[Boston—Wednesday, 29 January 1868]

Wednesday morning. Last night, Professor Holmes, Mrs Stowe, her daughter Georgie, & the Howells, took tea here. The Professor came early and was in good talking trim,—presently in came Mrs Stowe & they fell shortly into talk upon Homeopathy & Allopathy. He grew very warm, declared that cases cited, of cures proved nothing, and we were all “incompetent” to judge! We could not but be amused at his heat for we were more or less believers in homeopathy against his one argument for Allopathy. In vain Mrs Stowe & I tried to turn and stem the fiery tide, Georgie or Mrs Howells would be sure to sweep us back into it again. However there were many brilliant things said, & sweet & good and interesting things too. The professor told us one curious fact, that, chemists had in vain analized the poison of rattlesnakes and could not discover the elements of distruction [sic] it undoubtedly possesses. Also that when Indians poison their arrows with it they hang up the liver of a white wolf and make one snake after another bite it until the liver is entirely impregnated, they then leave it to dry until disintegrated when they moisten & apply round the necks of the arrows—not on the point. He had a long quiet chat with Mrs Stowe before the evening ended. They compared their early Calvinistic education and the effect produced upon their characters by such training.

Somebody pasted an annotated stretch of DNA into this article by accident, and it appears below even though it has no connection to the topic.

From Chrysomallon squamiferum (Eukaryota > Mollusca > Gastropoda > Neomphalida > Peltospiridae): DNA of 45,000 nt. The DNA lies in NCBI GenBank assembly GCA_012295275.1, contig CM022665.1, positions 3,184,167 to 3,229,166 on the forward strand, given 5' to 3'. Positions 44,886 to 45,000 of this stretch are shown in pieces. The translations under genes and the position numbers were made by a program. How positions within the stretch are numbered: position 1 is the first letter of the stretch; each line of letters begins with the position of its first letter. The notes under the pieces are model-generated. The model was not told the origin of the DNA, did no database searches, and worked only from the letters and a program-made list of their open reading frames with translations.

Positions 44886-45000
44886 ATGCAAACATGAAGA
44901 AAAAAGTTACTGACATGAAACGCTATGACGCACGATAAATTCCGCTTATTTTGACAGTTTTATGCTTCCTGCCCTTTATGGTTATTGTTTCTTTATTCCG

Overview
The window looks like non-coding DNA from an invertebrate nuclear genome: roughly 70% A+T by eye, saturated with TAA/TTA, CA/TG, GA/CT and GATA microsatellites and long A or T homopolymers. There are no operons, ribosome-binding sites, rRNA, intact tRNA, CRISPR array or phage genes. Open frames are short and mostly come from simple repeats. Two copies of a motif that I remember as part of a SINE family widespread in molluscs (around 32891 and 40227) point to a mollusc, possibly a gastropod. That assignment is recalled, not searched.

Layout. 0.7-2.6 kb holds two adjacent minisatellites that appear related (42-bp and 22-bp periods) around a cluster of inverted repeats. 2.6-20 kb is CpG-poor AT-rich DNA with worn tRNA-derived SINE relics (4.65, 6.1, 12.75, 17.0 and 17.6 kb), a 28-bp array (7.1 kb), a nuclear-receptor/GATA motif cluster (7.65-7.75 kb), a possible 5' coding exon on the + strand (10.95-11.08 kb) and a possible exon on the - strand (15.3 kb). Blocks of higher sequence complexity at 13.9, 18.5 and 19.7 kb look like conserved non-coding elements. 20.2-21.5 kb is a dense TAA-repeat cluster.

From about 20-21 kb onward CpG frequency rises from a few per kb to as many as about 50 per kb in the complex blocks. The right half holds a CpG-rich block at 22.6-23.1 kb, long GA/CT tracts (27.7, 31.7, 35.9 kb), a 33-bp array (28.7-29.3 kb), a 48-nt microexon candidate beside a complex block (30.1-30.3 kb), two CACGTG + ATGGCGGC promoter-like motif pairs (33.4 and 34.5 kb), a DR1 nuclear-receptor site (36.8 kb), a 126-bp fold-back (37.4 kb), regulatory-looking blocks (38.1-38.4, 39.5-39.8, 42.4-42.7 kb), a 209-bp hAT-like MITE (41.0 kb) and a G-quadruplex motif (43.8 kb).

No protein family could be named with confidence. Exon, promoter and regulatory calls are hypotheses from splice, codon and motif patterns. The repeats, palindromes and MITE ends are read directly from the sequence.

National Endowment for the Humanities - Logo

Editorial work on The Brownings’ Correspondence is supported by the National Endowment for the Humanities.

This website was last updated on 5-20-2024.

Copyright © 2024 Wedgestone Press. All rights reserved.

Back To Top